Apple Really Needs to Fix Siri
Back in December, I wrote about how I find Apple’s Siri voice assistant to be “Siriously stupid.” In that post, I mostly talk about how the basic idea behind Siri as a “one size fits all” just results in a voice assistant that is outright moronic compared to something programmed from scratch. At the end, I also mention that even as a “one size fits all” voice assistant, Siri falls short of expectations. Like I wrote back then:
Even if you are a fan of the “one size fits all” mentality, Siri isn’t really impressive in that area either. When I got the iPad mini, I asked Siri “how much RAM do you have”. The display showed that it understood every single word, even capitalizing RAM, but it still gave me sports scores for a team called the Rams instead of giving me a useful answer. I’ve tried to get it to send emails, but the pronunciation of Norwegian names often creates issues. Siri isn’t available in Norwegian, so that’s understandable, but the following isn’t: If it understands the first name, e.g. Thomas, it asks which Thomas I mean. If I then answer “the first one,” it doesn’t understand what that means. Instead it wants me to say the entire name of the person on the list, which means the chances of it not understanding the Norwegian pronunciation increases. How hard is it to get it to understand “the first one”?
The stupidity with emails continues. If I tell it to “email X with subject hello and text hello,” it literally creates an email to person X with subject “hello and text hello.” If I then say “attach a picture to this email,” it puts the text as “attach a picture to this email.” If I tell it to “create an appointment in my school calendar for tomorrow from 10 to 1500,” it creates an appointment called “in my school calendar.” I have multiple calendars, one of which is literally called “school.”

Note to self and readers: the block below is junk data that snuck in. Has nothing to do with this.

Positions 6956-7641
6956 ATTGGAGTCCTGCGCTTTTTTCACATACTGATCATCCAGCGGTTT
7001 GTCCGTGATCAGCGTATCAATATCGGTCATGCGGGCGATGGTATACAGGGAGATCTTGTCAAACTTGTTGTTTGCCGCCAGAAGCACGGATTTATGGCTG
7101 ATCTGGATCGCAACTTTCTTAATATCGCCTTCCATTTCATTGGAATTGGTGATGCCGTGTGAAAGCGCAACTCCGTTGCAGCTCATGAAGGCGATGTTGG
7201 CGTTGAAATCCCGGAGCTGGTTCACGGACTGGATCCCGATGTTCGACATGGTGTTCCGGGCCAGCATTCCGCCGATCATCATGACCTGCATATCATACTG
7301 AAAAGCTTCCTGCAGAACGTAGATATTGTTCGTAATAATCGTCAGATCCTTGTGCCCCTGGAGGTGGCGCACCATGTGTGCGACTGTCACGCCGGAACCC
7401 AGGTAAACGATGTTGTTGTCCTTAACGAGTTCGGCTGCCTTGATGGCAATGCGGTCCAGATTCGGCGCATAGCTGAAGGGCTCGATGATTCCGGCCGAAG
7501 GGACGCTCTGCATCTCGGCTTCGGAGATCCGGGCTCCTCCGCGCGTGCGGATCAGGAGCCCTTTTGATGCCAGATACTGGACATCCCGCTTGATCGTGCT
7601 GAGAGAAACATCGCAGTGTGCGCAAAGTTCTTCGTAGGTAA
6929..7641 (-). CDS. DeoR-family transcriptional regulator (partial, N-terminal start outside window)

Having had a few more months with Siri since I wrote that, I can only say that my impression of it has gotten even worse. Sure, I’ve found it useful for controlling music from Bluetooth audio devices, but even in that area it has some glaring faults that drive me up the wall.
First off, the internet dependency has to go. Because Siri actually uses Apple servers to interpret what people say, it can’t do anything without an internet connection. That’s fine for things like Google searches, or very dynamic phrases like “do you think it will rain” or anything like that, but for things like music control you basically just need to support a very basic [play][name][settings] structure. In fact, the old Voice Control feature in iOS- which is available on some devices if you turn off Siri, as well as on non-Siri devices- works perfectly fine without an internet connection. It’s less accurate and less capable, unless you’re in a situation where you don’t have an internet connection, in which case it works while Siri doesn’t.
Second, the stupidity I talked about for email has relatives in the music control part of Siri. I recently bought the Elton John song “Rocket Man” and put it on my iPad. If I tell Siri to play that track in a normal voice, it will reply that it can’t find a track called “Rocketman”. If I intentionally speak in such a way that I pause between “rocket” and “man”, it will find it just fine. It amazes me how something as simple as work compounding confuses this thing, and it makes me glad the thing isn’t available in Norwegian, where word compounding has a much bigger place in the language.